• 45 percent of organizations said that there are various consequences for end users who continue to click on simulated phishing attacks.
Related Story: Why Did I Click on That Phishing Link? Why, Indeed?

How to Stay Protected Against Phishing

Protection against phishing attacks is basically protection against suspicious web links, malware and harmful software. Your protection comes down to the combination of security methods you apply.

To minimize the risk of phishing scams, end users should consider implementing a powerful anti-malware solution on their systems. The tips listed below also serve as great precautionary methods against phishing and malware:

  • Make sure to use additional firewall protection. Downloading a second firewall is an excellent solution for any potential intrusions.
  • Make sure that your programs have less administrative power over what they read and write on your computer. Make them prompt you admin access before starting.
  • Use stronger passwords. Stronger passwords (preferably ones that are not words) are harder to crack by several methods, including brute forcing since it includes pass lists with relevant words.
  • Turn off AutoPlay. This protects your computer from malicious executable files on USB sticks or other external memory carriers that are immediately inserted into it.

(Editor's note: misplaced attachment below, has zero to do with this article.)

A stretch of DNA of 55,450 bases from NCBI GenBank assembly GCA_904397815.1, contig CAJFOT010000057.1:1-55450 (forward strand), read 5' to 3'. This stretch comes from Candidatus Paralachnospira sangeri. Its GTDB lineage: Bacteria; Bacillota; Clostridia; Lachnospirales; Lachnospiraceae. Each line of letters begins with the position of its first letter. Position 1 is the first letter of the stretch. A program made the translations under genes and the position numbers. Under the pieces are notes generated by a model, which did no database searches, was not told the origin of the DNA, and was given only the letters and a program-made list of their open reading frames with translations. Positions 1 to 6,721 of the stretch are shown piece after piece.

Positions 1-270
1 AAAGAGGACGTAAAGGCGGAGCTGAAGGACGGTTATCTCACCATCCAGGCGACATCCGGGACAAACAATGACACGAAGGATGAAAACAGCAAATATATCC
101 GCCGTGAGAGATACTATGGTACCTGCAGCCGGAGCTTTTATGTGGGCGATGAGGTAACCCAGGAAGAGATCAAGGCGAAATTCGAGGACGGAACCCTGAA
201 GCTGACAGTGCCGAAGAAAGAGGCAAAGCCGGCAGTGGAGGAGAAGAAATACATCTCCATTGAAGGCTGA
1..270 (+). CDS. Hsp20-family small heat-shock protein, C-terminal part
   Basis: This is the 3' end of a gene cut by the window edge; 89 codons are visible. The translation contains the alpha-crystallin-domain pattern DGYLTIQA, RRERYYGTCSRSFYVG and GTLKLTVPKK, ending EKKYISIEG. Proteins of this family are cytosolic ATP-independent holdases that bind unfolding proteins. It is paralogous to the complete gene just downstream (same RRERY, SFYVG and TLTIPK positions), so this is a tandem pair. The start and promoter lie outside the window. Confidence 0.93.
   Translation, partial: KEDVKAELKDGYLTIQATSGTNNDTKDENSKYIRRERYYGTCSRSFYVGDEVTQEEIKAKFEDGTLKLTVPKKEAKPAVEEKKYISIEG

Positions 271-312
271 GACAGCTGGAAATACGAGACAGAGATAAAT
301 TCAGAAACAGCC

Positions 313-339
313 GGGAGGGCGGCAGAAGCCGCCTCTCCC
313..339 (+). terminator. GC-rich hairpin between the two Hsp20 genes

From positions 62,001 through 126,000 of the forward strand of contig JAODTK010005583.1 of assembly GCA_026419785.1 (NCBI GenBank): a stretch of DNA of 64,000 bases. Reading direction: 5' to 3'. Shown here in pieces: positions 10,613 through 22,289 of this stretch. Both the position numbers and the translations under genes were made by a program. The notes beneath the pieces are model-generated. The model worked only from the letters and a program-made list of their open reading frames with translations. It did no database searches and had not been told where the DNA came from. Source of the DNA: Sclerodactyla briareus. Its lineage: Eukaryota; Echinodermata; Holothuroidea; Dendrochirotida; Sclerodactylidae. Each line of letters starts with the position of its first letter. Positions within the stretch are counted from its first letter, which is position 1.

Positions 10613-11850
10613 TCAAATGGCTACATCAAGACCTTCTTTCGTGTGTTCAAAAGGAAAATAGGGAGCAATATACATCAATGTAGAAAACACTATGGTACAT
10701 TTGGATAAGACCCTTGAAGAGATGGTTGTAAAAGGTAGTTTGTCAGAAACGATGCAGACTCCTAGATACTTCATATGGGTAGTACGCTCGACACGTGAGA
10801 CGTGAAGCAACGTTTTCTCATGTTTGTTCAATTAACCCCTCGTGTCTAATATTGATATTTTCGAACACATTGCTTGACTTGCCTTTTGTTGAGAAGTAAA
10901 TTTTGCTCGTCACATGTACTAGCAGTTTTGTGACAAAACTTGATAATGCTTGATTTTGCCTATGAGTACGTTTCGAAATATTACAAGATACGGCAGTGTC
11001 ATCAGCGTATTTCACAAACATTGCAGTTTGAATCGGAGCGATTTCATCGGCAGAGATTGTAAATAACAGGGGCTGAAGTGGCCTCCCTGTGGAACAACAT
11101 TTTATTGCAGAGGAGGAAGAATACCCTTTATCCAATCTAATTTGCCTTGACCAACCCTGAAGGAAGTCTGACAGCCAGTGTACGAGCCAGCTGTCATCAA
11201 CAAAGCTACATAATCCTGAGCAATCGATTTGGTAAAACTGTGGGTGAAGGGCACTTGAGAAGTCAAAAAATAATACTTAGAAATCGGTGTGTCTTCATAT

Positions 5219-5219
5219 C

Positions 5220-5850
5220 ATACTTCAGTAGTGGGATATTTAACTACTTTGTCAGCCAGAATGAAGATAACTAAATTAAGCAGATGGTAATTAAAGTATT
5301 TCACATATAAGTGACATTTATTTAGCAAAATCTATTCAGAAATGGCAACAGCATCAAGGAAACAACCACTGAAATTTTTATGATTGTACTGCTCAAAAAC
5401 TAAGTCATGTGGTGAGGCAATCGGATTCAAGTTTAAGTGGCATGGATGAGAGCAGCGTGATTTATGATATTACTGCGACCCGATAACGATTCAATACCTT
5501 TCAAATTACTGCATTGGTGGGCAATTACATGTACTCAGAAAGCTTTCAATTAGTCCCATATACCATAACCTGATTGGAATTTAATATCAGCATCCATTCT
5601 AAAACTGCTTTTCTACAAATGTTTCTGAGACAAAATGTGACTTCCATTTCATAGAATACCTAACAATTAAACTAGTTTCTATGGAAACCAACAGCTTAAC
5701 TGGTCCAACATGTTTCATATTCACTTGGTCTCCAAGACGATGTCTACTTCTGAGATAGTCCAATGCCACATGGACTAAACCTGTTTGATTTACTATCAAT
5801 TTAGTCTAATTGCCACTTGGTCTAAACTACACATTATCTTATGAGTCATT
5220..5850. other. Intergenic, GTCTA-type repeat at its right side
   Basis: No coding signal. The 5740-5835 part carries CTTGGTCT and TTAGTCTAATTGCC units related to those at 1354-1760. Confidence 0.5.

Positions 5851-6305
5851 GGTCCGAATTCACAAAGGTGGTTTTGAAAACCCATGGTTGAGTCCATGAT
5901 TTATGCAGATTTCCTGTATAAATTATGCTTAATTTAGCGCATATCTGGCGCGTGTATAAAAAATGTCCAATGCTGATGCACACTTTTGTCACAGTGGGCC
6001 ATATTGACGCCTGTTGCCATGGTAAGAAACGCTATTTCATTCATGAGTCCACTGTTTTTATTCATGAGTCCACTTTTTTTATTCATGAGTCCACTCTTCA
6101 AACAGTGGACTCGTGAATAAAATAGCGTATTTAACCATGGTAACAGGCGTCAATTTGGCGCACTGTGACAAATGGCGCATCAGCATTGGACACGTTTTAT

• Disable File Sharing – recommended if you need file sharing between your computer to password protect it to restrict the threat only to yourself if infected.
  • Switch off any remote services – this can be devastating for business networks since it can cause a lot of damage on a massive scale.
  • If you see a service or a process that is external and not Windows critical and is being exploited by hackers (Like Flash Player) disable it until there is an update that fixes the exploit.
  • Make sure to download and install the critical security patches for your software and OS.
  • Configure your mail server to block out and delete suspicious file attachment containing emails.
  • If you have a compromised computer in your network, make sure to isolate immediately it by powering it off and disconnecting it by hand from the network.
  • Turn off Infrared ports or Bluetooth – hackers love to use them to exploit devices. In case you use Bluetooth, make sure that you monitor all of the unauthorized devices that prompt you to pair with them and decline and investigate any suspicious ones.
  • Employ a powerful anti-malware solution to protect yourself from any future threats automatically.


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Milena Dimitrova

An inspired writer and content manager who has been with SensorsTechForum since the project started. A professional with 10+ years of experience in creating engaging content. Focused on user privacy and malware development, she strongly believes in a world where cybersecurity plays a central role. If common sense makes no sense, she will be there to take notes. Those notes may later turn into articles! Follow Milena @Milenyim